Is It “The Open” or “The British Open”?
Golf's final major of 2021, the 149th Open Championship, starts early Thursday morning U.S. time (1:35am Eastern time) at Royal St. George's in Sandwich, England. Ireland's Shane Lowry (pictured with the Claret Jug) is the defending champion, he won it in 2019. The Open wasn't played last year because of the Coronavirus pandemic.
It is the oldest of the major championships, dating back to 1860. And you'll get a good argument as to which major is the most prestigious (The Masters, U.S. Open, or PGA Championship). If you ask most people outside the U.S., they would say "The Open". Or is it "The British Open?"
Here in the United States, ABC was the network that broadcasted the tournament exclusively through 2009. And they always called it "The British Open", because it's always played in the United Kingdom. ABC wanted to differentiate it from our Open, the U.S. Open, which is played every June.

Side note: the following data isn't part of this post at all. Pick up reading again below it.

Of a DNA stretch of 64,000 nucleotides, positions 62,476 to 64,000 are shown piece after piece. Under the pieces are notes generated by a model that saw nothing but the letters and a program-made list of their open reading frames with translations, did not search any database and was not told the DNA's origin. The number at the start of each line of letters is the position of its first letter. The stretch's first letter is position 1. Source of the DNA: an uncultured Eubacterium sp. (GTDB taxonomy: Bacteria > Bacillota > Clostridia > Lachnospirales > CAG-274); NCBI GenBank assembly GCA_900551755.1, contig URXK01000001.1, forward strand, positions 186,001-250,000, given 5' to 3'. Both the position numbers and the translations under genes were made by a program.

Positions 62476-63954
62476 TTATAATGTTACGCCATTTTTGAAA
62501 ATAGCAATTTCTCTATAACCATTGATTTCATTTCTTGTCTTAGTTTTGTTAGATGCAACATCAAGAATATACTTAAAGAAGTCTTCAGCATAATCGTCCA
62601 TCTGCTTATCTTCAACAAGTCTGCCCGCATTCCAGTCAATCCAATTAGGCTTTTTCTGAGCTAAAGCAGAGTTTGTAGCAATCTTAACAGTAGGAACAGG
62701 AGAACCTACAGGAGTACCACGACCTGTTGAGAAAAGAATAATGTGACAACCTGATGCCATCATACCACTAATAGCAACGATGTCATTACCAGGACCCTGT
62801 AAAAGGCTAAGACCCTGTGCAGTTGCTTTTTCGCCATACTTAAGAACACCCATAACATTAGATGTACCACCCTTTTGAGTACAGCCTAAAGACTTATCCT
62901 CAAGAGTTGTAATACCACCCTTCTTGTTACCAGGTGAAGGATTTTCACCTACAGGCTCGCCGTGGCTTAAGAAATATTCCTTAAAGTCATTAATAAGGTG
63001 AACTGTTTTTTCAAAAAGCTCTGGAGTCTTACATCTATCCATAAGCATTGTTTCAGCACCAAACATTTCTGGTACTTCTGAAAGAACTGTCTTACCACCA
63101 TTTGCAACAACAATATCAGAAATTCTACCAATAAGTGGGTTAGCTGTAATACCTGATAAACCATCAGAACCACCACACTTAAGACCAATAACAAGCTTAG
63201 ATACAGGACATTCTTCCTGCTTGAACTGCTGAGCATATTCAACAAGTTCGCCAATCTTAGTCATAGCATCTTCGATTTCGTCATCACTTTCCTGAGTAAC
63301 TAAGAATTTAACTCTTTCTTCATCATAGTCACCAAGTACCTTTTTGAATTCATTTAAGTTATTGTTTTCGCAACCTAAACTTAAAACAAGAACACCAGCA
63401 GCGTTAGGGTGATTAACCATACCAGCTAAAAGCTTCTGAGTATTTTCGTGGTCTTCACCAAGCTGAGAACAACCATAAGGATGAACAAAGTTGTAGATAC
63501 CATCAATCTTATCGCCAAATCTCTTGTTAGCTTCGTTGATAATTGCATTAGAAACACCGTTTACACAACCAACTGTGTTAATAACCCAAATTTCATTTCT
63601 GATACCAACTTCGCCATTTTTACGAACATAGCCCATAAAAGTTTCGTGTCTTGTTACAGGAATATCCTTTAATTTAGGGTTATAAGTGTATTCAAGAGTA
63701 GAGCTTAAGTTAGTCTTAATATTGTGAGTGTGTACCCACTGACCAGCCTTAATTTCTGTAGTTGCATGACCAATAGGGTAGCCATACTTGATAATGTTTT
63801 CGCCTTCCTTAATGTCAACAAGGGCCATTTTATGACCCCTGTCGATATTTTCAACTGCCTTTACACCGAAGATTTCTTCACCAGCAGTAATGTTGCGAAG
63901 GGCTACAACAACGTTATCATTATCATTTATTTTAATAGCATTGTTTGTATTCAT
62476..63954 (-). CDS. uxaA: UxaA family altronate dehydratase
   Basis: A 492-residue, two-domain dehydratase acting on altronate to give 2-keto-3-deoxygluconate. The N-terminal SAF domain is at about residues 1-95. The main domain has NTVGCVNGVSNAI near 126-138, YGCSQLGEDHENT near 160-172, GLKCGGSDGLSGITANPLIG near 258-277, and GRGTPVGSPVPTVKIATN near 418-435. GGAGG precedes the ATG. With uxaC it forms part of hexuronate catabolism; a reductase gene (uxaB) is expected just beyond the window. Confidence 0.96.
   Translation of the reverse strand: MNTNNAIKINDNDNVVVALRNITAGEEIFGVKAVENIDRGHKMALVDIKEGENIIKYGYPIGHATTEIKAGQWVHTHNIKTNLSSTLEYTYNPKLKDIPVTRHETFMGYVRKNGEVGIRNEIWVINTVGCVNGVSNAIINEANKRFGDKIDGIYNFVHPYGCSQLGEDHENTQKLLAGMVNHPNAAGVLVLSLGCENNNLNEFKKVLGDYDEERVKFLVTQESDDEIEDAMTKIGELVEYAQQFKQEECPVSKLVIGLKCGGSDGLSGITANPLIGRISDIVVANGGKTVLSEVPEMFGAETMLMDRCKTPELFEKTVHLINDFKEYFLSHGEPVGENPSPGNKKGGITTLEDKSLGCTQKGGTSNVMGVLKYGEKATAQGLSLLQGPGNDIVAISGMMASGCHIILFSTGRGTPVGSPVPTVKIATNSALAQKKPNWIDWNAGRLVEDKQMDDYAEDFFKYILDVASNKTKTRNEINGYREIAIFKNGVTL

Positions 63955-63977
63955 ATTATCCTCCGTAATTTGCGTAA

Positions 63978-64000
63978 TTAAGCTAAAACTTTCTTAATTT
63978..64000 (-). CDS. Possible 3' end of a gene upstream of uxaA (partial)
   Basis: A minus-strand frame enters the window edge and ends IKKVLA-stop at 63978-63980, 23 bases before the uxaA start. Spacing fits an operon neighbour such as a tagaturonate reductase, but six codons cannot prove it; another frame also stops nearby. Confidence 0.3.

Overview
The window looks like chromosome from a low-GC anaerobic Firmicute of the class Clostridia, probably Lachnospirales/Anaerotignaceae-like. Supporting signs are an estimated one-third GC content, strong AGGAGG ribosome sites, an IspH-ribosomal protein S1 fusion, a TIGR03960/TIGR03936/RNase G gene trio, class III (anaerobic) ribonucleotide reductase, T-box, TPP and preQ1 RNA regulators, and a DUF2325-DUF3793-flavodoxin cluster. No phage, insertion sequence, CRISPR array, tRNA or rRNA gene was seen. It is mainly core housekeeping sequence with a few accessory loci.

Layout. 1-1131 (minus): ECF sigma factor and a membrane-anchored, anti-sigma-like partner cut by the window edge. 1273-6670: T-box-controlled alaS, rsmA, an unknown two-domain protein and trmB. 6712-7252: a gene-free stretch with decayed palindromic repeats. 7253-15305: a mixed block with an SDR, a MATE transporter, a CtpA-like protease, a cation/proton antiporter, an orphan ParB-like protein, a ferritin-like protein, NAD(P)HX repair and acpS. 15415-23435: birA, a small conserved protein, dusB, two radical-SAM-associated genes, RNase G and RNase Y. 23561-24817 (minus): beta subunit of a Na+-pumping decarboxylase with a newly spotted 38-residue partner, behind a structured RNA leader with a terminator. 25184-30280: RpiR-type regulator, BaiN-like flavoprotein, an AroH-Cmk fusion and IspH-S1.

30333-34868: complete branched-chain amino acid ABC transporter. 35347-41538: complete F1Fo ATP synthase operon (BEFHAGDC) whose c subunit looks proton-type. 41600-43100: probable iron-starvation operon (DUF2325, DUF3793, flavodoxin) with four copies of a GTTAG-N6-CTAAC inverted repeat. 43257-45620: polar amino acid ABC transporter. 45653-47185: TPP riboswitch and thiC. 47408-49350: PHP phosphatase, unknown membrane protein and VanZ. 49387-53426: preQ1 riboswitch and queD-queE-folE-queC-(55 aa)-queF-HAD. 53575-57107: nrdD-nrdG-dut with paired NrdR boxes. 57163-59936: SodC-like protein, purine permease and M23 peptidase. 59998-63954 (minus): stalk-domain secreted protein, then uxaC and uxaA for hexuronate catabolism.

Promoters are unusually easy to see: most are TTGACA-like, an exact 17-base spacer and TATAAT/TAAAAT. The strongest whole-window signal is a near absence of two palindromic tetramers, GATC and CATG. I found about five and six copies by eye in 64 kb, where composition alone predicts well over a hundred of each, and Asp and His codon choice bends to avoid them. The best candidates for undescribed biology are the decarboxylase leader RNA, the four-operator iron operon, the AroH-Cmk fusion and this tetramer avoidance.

But ask anyone outside the U.S. and they'll get mad if you call it "The British Open", they call it "The Open Championship". That's because they view it as the world's Open Championship. And they make a good point. There are multiple qualifying sites all over the world to get into the Open (errr, British Open). Just say "The Open Championship" in a Scottish accent, it's pretty cool sounding.
But, in this reporter's opinion, we're in the United States and we have our own Open. It's called the U.S. Open. And despite my disagreements with the United States Golf Association (USGA) (a topic for another day), it still belongs to us. And until I work for NBC (who broadcasts the "British Open" now) and am forced to call it the "Open Championship", I will call it "the British Open" thank you.
What do you think about it?